Amanda Rouillard always wanted to become a scientist, and she wanted to study the environment, soil health, plant ecosystems, natural resources, and most of all water quality. When she heard about the 2019 Haskell Environmental Research Studies (HERS) Institute and its focus on researching climate change and the environment, she knew she wanted to attend. Plus, joining the 2019 HERS cohort would give her the opportunity to meet other students interested in environmental related issues within the Native American community, gain fieldwork experience, and research her own tribe’s drinking water issues. The HERS internship program is one of the education initiatives supported by the Kansas NSF EPSCoR RII Track-1 Award OIA-1656006: Microbiomes of Aquatic, Plant, and Soil Systems across Kansas (MAPS). HERS is an eight week paid summer internship program where students spend six weeks on the Haskell Indian Nations University (HINU) campus learning about climate change and developing individual research projects. The program is under the direction of Dr. Jay Johnson, Professor and Associate Chair of Geography and Atmospheric Science and the Director of The Center for Indigenous Research, Science, and Technology (C-FIRST) at the University of Kansas (KU), and Mr. Cody Marshall, Indigenous and American Indian Studies faculty at HINU.

The title of Amanda’s research project was Patterns in land use, geography, and total coliform bacteria concentrations in drinking water sources for the Santee Sioux Nation. She said she picked this topic because “I grew up on the Santee Reservation without access to potable water sources, and I wanted to understand why.” The Santee Reservation is located near Niobrara, NE. She explained her project as follows: “The overall aim of my project was to study the patterns between land use, elevation, and floodwaters on the reservation and to investigate the impact of these patterns on the Santee Reservation drinking water. Livestock pastures and septic lagoons are two of the primary point-source coliform bacteria contributors, specifically fecal coliform, that pollute the groundwater wells used for drinking water on the reservation. Floodwaters, channelized runoff, and high concentrations of bacteria degrade these water sources. I compiled and analyzed environmental data involving well water quality, land characteristics, geographical features, and data from past flooding events. Reports from the United States Department of the Interior’s Bureau of Reclamation were used, which included background information about the Santee Sioux Nation, as well as data on water quality, septic systems, livestock, and agricultural practices within the reservation. Esri’s ArcGIS was used to access geospatial datasets to explore the geography of Santee Reservation and to create maps. Light detection and ranging (LIDAR) datasets were used to survey land-use and land cover. The United States Geological Survey (USGS) Water Information System was used to access data from specific water monitoring sites and to identify dates of the hydrologic events. This compilation of data was analyzed to form an overall view of the Santee Reservation’s water quality situation and to show how relationships between geography, land-use, and flooding impact the degradation of that water quality.” Amanda’s HERS mentor was Katrina McClure, Graduate Research Assistant for the Institute for Policy & Social Research, and Ph.D. student in the Department of Geography and Atmospheric Science at KU.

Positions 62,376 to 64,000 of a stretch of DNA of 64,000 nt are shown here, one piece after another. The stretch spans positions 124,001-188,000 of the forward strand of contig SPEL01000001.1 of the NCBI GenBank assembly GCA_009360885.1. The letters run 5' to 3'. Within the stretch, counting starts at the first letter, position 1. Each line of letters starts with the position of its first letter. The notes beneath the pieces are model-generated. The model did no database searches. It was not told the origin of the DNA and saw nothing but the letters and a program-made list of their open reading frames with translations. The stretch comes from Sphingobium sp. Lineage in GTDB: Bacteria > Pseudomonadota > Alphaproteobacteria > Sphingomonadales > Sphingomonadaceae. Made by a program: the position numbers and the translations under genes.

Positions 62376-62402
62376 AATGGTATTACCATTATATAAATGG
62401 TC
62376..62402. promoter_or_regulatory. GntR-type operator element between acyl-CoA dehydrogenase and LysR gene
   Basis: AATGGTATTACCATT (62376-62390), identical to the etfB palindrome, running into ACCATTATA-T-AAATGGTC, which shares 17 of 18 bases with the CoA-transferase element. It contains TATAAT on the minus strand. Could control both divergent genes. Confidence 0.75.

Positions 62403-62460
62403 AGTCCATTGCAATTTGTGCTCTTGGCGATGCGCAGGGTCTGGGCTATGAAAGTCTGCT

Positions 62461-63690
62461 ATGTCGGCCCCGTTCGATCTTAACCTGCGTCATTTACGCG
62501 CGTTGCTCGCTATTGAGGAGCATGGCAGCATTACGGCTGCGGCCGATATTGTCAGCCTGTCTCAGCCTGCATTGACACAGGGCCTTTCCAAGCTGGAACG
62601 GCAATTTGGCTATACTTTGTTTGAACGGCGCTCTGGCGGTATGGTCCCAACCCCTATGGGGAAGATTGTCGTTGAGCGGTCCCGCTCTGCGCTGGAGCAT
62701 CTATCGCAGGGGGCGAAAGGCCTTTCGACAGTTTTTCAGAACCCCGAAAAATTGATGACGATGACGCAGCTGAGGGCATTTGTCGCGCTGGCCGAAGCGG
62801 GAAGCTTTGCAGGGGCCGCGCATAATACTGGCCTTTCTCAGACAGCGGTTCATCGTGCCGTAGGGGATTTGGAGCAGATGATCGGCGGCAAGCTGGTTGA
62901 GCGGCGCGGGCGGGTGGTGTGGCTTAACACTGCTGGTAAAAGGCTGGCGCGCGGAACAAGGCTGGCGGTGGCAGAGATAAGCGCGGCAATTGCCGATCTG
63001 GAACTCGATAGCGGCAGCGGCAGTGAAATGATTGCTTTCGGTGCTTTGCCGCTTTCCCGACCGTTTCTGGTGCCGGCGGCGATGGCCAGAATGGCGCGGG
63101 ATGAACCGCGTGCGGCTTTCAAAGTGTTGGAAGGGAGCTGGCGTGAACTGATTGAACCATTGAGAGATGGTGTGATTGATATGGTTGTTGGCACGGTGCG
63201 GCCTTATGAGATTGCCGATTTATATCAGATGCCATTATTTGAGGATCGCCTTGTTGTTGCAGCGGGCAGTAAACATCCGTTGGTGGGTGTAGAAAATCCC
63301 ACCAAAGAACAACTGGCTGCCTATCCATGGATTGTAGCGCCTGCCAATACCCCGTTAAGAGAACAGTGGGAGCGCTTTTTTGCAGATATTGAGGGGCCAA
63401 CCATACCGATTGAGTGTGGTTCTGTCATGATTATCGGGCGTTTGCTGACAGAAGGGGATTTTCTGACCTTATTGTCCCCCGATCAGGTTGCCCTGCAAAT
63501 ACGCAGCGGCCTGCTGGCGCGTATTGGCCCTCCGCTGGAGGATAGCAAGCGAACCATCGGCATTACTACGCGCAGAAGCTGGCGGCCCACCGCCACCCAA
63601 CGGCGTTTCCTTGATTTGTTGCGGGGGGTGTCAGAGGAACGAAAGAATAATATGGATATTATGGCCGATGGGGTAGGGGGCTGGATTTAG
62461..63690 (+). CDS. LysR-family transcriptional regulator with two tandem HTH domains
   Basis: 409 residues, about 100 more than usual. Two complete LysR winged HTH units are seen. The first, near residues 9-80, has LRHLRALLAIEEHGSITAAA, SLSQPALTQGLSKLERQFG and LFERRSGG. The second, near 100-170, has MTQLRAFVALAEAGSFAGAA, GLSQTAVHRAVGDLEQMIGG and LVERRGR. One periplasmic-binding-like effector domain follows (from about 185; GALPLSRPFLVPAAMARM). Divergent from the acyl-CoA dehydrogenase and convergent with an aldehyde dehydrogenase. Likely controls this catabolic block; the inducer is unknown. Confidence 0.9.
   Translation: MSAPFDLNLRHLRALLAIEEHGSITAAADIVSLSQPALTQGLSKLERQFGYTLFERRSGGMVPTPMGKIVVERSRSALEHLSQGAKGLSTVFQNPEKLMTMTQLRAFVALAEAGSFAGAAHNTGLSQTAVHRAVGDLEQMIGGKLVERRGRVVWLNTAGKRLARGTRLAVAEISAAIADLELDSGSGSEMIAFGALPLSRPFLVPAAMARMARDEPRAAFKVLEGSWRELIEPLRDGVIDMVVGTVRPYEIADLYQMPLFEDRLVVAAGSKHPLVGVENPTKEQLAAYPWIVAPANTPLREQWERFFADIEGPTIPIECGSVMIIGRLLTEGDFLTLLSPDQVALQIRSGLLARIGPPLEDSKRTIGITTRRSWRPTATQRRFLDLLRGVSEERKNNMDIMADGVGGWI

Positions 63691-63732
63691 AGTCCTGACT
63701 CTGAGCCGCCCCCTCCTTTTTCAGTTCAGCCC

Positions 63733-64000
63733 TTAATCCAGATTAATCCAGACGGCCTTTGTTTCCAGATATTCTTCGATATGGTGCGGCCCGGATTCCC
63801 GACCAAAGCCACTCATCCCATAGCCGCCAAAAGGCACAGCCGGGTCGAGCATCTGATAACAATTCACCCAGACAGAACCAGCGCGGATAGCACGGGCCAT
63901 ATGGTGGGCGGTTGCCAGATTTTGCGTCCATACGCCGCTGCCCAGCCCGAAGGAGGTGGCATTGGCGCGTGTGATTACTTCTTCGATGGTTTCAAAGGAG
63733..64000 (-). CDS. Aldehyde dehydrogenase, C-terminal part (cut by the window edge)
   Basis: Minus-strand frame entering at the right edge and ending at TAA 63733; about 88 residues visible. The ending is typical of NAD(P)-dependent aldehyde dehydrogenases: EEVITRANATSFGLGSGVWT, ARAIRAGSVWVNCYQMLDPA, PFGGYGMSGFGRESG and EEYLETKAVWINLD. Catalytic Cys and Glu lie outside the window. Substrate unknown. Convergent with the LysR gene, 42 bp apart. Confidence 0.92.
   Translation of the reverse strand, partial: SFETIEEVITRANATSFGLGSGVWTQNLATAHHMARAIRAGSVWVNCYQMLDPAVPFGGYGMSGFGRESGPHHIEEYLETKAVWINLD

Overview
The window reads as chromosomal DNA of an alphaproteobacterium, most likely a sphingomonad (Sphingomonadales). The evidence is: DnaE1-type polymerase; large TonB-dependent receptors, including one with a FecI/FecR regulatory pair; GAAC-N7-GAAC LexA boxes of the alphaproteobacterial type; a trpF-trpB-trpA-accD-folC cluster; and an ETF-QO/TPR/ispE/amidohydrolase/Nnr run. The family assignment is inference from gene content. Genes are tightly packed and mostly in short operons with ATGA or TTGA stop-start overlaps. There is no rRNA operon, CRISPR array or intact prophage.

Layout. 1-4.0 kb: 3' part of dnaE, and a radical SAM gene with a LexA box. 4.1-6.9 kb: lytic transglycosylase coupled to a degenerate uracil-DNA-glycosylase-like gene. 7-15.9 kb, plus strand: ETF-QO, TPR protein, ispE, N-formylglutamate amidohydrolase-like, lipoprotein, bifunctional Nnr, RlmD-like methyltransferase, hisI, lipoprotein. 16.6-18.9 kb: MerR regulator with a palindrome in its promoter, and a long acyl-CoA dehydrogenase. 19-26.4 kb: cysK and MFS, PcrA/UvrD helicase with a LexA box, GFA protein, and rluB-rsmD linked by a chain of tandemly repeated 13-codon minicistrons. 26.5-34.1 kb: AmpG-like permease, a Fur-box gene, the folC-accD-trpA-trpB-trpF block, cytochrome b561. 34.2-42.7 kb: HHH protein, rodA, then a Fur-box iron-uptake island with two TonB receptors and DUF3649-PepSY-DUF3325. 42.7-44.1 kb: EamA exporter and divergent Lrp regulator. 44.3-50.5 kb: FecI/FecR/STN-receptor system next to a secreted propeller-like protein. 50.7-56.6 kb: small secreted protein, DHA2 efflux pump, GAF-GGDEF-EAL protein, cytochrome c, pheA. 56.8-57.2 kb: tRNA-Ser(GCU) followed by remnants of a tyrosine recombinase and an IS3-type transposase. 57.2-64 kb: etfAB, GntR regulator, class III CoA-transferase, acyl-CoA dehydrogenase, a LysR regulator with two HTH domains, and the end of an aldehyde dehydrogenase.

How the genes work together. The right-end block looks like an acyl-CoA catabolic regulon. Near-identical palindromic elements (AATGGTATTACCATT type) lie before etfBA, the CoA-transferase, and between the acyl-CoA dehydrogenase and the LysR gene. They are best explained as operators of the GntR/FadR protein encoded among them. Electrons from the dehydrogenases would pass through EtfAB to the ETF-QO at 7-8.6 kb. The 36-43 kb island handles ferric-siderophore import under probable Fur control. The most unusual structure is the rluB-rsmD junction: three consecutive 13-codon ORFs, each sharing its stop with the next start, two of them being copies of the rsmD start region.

While participating in the HERS program, Amanda said she “learned a lot about scientific writing and the process of writing a research paper, as well as the importance of networking and meeting others within your area of study. I also was able to learn about graduate school and many other opportunities.” Her favorite part of the internship was “meeting and spending the summer with everyone involved within the internship, and having opportunities to travel to conferences and workshops.” Amanda presented her research at the HERS students poster session, the University Corporation for Atmospheric Research (UCAR) in Boulder Colorado, the summer KU Undergraduate Research Poster Session and again at the EPSCoR MAPS Research Symposium. As for the impact of her study, she added, “my most influential experience thus far was speaking and becoming a part of the 2019 Mini Ki Wakan: World Indigenous Peoples Water Summit in Rapid City South Dakota. This summit forms global and regional partnerships dedicated to the protection of Indigenous people’s rights to safe drinking water. Members are composed of elders, students, professionals, and storytellers who aim to use Indigenous knowledge to address water-related issues within the Native American Country.”

Amanda is a member of the Santee Sioux Nation and will be a senior this fall at HINU. She holds an associate’s degree in Natural Science with Cum Laude honors and is currently working towards a bachelor’s degree in environmental science. During the summers of her freshman and sophomore year,  Amanda served as a research intern for a project that analyzed the impacts of the South Lawrence Traffic-way on the Haskell Wetlands. The following summer, she continued the internship and conducted a geospatial analysis of the newly formed Haskell and Baker Wetlands, focusing on altered waterways, water depths, and water quality.” 

As for Amanda’s future plans, she will graduate in May 2021 and plans “to enter graduate school at Michigan State University to study in the Zarnetske Watershed Science Lab. My goal is to pursue a career in hydroecology to assist Indigenous peoples in developing solutions to water-related issues.”